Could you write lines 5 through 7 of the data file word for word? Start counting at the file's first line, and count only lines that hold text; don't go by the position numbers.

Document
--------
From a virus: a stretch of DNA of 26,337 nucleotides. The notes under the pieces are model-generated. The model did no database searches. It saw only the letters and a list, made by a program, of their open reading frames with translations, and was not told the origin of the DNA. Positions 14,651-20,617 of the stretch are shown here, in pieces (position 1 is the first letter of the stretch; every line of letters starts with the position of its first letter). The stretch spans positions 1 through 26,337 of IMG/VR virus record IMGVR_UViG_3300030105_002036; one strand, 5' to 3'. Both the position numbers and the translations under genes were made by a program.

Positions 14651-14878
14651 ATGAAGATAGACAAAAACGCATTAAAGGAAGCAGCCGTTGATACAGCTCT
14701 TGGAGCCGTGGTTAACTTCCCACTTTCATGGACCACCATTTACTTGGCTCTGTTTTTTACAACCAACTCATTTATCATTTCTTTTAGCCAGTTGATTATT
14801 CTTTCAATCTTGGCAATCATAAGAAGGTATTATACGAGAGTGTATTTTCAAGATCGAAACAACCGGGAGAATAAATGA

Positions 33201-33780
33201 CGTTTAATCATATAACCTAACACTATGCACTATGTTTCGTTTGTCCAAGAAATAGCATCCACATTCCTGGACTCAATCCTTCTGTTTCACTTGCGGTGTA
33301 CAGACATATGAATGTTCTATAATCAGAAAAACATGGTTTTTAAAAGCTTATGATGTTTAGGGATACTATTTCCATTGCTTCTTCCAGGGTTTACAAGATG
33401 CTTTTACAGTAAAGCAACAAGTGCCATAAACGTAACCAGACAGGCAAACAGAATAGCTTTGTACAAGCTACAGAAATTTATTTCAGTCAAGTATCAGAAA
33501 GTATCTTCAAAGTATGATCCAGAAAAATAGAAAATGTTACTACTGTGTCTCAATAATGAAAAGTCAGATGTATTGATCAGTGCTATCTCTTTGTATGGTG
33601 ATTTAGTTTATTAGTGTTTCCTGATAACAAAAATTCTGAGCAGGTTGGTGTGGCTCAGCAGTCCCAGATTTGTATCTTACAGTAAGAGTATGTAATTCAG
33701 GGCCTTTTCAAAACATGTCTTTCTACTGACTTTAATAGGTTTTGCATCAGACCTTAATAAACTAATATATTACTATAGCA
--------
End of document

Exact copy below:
14801 CTTTCAATCTTGGCAATCATAAGAAGGTATTATACGAGAGTGTATTTTCAAGATCGAAACAACCGGGAGAATAAATGA

Positions 33201-33780
33201 CGTTTAATCATATAACCTAACACTATGCACTATGTTTCGTTTGTCCAAGAAATAGCATCCACATTCCTGGACTCAATCCTTCTGTTTCACTTGCGGTGTA